Connectedness and crowd psychology

Umberto Eco’s The Name of the Rose contains the following passage: “…I saw that it is one thing for a crowd, in an almost ecstatic frenzy, mistaking the laws of the Devil for those of the Lord, to commit a massacre, but it is another thing for an individual to commit a crime in cold blood, with calculation, in silence.”

The idea underlying this sentence is that crowds initiate a mutation in the human psyche. An individual will do things as part of a group he would never do in solitude. Itself, not a revolutionary idea. But consider many of the articles exploring relationships amongst the first generations to grow up with smartphones and the Internet. The conclusions are, typically, that these generations are both the most connected and the most isolated. Tools for instant communication, regardless of distance, are ubiquitous, yet loneliness is rampant amongst the populations who have developed alongside them.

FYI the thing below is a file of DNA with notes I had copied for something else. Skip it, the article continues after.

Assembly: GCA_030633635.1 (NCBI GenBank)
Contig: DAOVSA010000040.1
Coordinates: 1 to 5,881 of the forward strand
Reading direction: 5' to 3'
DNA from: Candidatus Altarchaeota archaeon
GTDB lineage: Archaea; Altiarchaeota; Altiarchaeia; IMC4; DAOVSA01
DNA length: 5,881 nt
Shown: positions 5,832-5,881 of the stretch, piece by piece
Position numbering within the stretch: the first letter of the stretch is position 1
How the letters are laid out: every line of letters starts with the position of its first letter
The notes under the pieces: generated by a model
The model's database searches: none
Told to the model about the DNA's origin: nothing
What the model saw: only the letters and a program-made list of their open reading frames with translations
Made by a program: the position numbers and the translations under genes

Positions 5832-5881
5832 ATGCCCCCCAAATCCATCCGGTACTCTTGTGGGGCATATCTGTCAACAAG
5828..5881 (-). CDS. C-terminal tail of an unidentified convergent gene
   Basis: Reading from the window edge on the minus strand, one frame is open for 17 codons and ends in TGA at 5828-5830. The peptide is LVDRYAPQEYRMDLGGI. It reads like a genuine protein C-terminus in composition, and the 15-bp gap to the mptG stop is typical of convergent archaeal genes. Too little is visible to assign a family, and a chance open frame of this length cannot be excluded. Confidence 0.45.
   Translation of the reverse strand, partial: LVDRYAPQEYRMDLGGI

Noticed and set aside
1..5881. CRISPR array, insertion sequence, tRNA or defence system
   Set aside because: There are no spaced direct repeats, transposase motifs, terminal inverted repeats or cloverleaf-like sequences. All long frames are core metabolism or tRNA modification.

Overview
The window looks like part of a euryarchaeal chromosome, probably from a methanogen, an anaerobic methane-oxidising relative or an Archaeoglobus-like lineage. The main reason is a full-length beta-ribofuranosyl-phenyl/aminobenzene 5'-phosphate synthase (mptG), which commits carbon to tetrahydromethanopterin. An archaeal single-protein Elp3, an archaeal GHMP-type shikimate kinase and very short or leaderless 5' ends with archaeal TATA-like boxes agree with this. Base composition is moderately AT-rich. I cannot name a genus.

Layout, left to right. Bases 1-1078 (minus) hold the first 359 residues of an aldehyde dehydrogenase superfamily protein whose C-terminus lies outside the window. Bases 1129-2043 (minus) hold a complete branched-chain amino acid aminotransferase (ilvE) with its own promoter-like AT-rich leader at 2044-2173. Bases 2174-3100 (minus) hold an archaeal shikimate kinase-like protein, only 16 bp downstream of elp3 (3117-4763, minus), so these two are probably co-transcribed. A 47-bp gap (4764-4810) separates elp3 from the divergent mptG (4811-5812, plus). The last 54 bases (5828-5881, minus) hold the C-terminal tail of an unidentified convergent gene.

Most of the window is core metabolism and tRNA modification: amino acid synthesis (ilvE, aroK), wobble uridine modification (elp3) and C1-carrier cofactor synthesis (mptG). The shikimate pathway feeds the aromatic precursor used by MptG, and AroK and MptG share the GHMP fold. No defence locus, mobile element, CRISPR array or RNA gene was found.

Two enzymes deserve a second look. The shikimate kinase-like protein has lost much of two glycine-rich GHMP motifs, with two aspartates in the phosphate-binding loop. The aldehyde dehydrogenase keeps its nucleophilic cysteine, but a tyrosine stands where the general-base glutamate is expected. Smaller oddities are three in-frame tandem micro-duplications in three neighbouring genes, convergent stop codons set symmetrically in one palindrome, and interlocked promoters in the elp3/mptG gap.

While this trend of connected-but-isolated is burgeoning, we’re also seeing acts of severe irrationality. Tales of sexual abuse, skirmishes between Social Justice Warriors, volatile markets manipulated by disruptive technologies and pragmatic individuals. Which makes me wonder. Does our constant connectedness and communication make us feel like we are never apart from a crowd, even when alone? And in constantly being part of a group, are we vulnerable to the same effects that occur in actual gatherings of people in meatspace?

For example, isn’t a teen, barricaded in his bedroom but active on Facebook, Twitter, Instagram, Reddit and Snapchat, as much a part of a group as someone standing in a crowd of ten thousand? And if so, isn’t he just as vulnerable to mass hysteria, to the flight of reason and the fragmentation of empathic ability? Doesn’t the constant connectedness of an individual open them up to the distorting effects of group dynamics